Ukip achieves highest-ever poll rating at the expense of the Conservatives

 

The UK Independence Party (Ukip) has boosted its support at the expense of the Conservatives to achieve its highest-ever rating in a ComRes survey for The Independent.

The anti-EU party has increased its share of the vote from 6 per cent to 9 per cent in the past month, while the Tories have slipped back by four points. The findings will heighten Tory fears that Ukip could deprive it of victory at the 2015 general election by splitting the anti-Labour vote and allowing Ed Miliband’s party to regain power —even though Ukip might not win any seats itself.

Ukip, whose leader Nigel Farage claims it is on course to become Britain’s third party, is breathing down the necks of the Liberal Democrats, who are on 10 per cent.

The rise of Ukip has helped Labour to extend its lead from seven to 10 points since the most recent ComRes  telephone survey for this newspaper at the end of November. Labour is now on 41 per cent (down one point), the Tories on 31 per cent (down four points), the Lib Dems 10 per cent (unchanged) and other parties, including Ukip, on 18 per cent (up five points).

If repeated at a general election, these figures would give Labour an overall majority of 110, with the Tories losing 99 seats and the Lib Dems seeing 36 of their 57 MPs defeated.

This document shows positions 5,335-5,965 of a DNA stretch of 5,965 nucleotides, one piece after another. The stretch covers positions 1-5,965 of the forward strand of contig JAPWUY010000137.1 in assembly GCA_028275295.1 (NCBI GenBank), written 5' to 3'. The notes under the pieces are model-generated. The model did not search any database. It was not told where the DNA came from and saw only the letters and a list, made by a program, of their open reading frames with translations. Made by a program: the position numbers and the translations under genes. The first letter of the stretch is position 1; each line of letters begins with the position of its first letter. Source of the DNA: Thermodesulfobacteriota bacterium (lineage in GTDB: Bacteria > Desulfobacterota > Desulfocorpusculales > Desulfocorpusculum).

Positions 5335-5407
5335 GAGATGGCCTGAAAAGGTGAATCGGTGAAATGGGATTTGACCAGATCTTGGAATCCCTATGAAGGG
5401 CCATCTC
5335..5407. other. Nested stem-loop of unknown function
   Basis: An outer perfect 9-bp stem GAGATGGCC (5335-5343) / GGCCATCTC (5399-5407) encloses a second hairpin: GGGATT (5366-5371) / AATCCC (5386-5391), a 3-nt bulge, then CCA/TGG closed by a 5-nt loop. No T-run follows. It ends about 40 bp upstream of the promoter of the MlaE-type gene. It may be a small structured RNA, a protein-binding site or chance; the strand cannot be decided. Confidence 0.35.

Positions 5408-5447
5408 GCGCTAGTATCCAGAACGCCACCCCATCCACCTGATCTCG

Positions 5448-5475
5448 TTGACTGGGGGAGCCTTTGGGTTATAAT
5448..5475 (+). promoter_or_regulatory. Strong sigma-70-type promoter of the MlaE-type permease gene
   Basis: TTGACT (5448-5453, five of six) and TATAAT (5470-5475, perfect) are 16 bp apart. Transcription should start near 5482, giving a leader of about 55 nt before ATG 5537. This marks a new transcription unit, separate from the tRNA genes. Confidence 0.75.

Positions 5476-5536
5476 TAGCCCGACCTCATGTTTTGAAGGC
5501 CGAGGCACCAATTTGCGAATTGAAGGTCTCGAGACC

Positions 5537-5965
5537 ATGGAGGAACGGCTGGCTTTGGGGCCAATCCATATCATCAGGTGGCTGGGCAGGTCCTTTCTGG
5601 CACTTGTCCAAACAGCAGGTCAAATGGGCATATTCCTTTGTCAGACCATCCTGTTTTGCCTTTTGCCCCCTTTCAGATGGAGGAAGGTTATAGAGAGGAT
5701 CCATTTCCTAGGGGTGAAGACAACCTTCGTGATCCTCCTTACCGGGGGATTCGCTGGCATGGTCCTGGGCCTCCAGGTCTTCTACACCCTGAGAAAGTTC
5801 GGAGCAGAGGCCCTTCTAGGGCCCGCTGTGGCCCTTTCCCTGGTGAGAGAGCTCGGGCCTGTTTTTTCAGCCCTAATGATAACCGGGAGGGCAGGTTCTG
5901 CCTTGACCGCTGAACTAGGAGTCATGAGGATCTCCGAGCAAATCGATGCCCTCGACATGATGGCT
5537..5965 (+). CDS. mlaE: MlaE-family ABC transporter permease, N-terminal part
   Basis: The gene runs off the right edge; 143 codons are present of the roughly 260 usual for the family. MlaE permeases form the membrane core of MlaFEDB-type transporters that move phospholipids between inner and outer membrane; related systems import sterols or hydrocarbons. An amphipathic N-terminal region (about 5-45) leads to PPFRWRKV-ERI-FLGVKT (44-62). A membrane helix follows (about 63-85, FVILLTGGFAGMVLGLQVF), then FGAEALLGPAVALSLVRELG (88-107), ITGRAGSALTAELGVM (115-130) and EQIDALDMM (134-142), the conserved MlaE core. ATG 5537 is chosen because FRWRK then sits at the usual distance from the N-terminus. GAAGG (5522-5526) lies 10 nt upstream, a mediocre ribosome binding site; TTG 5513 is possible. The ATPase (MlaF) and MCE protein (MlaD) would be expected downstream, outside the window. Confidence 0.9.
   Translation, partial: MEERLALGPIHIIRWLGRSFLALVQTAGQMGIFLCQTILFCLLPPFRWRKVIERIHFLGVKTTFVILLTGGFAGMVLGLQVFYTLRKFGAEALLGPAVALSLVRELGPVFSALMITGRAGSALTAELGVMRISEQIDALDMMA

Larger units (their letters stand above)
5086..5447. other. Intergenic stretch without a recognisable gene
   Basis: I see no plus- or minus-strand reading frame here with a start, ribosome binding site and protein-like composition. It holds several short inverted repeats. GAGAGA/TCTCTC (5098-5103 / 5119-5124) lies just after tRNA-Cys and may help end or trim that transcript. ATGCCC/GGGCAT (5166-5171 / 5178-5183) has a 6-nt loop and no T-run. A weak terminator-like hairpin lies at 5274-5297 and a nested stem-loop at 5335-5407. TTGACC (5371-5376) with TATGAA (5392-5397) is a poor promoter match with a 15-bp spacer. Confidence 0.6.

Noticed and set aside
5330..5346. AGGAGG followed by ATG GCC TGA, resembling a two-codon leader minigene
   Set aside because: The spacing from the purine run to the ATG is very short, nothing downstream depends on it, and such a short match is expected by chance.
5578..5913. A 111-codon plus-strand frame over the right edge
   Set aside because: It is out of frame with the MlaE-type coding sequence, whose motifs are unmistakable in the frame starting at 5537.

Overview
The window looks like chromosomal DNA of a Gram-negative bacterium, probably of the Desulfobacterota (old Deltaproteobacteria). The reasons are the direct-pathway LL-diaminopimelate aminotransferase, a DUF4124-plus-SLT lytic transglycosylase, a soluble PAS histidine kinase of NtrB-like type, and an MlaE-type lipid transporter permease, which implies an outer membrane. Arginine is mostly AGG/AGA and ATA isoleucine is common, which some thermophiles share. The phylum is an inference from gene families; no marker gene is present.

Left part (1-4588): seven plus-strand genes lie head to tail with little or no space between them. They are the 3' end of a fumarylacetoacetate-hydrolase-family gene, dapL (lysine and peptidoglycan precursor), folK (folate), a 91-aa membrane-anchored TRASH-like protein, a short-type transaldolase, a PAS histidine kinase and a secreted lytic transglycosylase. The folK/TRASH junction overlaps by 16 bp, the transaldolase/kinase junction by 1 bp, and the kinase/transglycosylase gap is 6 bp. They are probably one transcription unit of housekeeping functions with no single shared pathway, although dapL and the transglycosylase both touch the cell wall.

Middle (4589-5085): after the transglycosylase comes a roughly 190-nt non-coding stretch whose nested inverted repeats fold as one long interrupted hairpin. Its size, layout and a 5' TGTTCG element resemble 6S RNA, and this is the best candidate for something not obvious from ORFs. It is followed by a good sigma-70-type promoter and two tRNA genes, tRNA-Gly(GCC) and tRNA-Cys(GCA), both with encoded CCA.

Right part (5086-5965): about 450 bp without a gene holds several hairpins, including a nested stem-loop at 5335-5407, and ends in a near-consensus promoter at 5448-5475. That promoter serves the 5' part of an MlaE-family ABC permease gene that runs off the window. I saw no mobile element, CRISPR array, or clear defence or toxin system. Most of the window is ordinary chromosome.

Although Mr Farage’s party is trying to woo disaffected Tories who oppose gay marriage as well as David Cameron’s stance in Europe, it appears to be broadening its appeal beyond natural Conservatives.  According to ComRes, 22 per cent of those people who now support Ukip voted Tory at the 2010 election, while 15 per cent backed Labour and seven per cent  the Lib Dems.  Ukip appears to be more popular among men than women and among 18-24 year-olds and those over 55 rather than people between the ages of  25 and 54. It seems to attract more support among the C2 skilled manual workers and bottom DE social group than people in higher social grades.

Amid growing disenchantment with the two biggest parties, Ukip is now clearly benefiting from the “protest votes” that used to be garnered by the Lib Dems, but which Nick Clegg’s party has struggled to pick up since entering the Coalition with the Tories in 2010.